Last Nice Day

After a weekend of lying on the couch feeling crappy with cold and flu symptoms, Scott went back to work this morning and the television will remain off till he arrives home this evening. Yay on both counts! I will be baking bread as I usually do on Mondays; for sure there’s no option to skip it today, as the reserve batch that was in the deep freeze was delivered to Everett yesterday when I went to town to drive Emil home from his brother’s house.

We have had two days of virtually windless, mild weather with fog and hoarfrost. It’s beautiful, but not seeing the usual open spaces as I walk down the road makes me nervous. I’m like a deer, easily startled, anxious in tall grasses or forest where, without warning, anything might jump out and drag me down. It’s only my imagination though. The only animal tracks I see in the snow are those of coyotes, which have never been known to attack anyone in this province. They generally vamoose when they spot a person. I don’t think about wolves and cougars, though we hear of the odd sighting and saw two of the big cats ourselves a few years ago, not a mile away. Through the open bedroom window early one morning this summer (or was it spring; months fly by now and so do years) I heard a long, low howl that I couldn’t identify, but last week someone on Facebook posted a video of lynx howling and it sounded very like it. I didn’t think we had lynx around here, but there you go. The wildlife wisely hides itself well.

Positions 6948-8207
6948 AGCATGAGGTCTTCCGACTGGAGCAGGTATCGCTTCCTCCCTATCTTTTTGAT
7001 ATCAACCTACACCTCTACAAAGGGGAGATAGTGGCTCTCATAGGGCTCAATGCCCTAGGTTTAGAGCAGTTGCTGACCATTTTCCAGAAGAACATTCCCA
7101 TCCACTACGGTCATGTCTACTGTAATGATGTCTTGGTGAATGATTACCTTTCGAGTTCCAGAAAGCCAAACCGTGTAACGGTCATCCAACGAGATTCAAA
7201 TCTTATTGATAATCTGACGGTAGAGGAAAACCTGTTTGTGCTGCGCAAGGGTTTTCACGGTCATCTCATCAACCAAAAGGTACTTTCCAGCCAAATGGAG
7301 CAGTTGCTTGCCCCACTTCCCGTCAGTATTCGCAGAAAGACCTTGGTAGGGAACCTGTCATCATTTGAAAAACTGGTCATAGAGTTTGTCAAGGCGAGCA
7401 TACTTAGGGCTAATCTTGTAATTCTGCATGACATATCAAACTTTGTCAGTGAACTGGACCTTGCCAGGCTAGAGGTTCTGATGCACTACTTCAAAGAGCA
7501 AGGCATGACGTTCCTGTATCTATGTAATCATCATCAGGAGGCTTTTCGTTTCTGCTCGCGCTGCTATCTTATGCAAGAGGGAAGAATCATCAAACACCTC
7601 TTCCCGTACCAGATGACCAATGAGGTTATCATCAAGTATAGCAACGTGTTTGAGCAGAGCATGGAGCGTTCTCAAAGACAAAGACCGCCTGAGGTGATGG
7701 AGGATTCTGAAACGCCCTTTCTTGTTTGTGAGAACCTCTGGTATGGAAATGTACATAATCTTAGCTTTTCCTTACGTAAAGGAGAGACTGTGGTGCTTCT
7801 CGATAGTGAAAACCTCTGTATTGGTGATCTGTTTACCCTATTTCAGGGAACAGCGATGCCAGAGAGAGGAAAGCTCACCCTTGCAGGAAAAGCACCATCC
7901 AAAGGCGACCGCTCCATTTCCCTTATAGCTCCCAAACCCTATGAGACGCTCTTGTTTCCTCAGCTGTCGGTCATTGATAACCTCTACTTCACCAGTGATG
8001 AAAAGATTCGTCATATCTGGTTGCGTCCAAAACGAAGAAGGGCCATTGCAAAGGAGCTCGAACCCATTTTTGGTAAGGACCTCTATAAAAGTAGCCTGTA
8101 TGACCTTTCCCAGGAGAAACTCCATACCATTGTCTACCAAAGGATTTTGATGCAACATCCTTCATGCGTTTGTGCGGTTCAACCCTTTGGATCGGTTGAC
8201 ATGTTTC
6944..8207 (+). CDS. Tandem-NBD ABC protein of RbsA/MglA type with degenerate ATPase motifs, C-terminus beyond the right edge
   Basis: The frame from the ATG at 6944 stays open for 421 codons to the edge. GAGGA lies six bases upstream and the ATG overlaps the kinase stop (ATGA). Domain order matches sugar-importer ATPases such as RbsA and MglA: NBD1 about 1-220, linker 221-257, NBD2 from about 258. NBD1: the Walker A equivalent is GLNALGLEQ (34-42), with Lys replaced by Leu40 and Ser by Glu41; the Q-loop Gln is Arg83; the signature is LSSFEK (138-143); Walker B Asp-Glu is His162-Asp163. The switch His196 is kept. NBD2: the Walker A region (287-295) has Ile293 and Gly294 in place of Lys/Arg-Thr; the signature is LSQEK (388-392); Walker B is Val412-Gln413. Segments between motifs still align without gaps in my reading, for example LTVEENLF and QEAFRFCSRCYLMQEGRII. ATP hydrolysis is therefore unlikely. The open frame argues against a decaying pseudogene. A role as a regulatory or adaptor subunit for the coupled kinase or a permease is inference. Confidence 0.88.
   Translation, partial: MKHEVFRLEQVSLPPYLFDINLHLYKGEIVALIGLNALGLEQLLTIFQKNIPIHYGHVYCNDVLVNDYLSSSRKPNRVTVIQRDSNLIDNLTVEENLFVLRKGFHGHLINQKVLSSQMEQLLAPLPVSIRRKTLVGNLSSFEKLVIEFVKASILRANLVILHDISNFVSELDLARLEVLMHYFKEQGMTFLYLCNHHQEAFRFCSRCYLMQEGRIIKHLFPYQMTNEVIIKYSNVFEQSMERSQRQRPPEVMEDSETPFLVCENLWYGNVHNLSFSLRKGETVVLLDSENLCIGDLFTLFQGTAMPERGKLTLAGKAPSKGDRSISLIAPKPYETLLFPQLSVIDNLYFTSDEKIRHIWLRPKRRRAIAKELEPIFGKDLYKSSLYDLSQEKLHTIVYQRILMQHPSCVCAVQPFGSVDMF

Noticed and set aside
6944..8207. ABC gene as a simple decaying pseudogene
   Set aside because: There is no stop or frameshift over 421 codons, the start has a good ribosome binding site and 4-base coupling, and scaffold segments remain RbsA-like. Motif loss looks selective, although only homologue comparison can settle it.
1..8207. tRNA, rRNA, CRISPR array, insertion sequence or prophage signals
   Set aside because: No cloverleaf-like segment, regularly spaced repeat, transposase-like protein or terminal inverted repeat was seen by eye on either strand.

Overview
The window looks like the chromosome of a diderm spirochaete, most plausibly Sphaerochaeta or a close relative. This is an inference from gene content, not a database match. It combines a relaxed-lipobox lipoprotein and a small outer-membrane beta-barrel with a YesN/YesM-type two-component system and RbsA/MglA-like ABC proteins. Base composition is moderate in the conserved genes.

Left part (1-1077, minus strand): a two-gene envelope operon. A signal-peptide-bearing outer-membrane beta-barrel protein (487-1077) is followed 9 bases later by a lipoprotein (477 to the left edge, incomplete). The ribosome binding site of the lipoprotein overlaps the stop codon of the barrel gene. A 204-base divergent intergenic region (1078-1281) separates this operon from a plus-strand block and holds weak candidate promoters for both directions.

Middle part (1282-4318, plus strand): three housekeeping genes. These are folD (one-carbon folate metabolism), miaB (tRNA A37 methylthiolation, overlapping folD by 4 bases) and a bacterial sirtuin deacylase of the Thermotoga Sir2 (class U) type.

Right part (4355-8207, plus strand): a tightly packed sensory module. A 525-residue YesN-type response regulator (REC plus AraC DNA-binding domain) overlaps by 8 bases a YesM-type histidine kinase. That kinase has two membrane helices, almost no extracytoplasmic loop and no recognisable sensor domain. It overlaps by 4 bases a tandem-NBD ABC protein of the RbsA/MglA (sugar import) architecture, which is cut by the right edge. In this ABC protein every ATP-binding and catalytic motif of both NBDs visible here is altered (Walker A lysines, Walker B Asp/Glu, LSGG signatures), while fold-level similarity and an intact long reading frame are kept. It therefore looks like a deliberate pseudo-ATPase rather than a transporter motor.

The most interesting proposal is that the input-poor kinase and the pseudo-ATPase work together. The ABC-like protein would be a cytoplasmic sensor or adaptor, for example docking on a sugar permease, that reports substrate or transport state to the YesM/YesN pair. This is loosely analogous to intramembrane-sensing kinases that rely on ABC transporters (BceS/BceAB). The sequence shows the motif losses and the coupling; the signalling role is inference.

I visualize myself, should an animal ever chase me, running up a tree. Hee! As if. I’ve seen too many martial arts movies or something. I doubt I could climb a tree even if I had an hour to do it.

The forecast has been for the temperature to drop drastically. Scott, who checks the weather reports every five minutes (not really, but it seems like it), pronounced that yesterday was to be “the last nice day.”

north-r

 

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4 thoughts on “Last Nice Day

  1. Kate, when I lived at the country house I got into the habit of carrying a bear horn, it was a pressurized horn to blow to scare a bear away, were I to encounter one. There were lots and lots of bears there, as we were on the edge of wild crown lands. Perhaps you could carry such a thing, and some pepper spray or some sort of temporary blinding agent, just in case you run into some animal you can’t get away from.

  2. Oh boy, sounds like you are going to get what we’re already getting here in Alberta. Nasty drop in temps. Minus 25 with a wind chill of -30. Gotta bundle up for those outside walks I tell you.

  3. Winter has arrived here “somewhat”. Snowed Monday, then got warmer yesterday, today snow and rain mix. Heard it’s freezing out West, guess next week it will be our turn. All I have to worry about are the skunks living under the front porch. Take care, keep warm.

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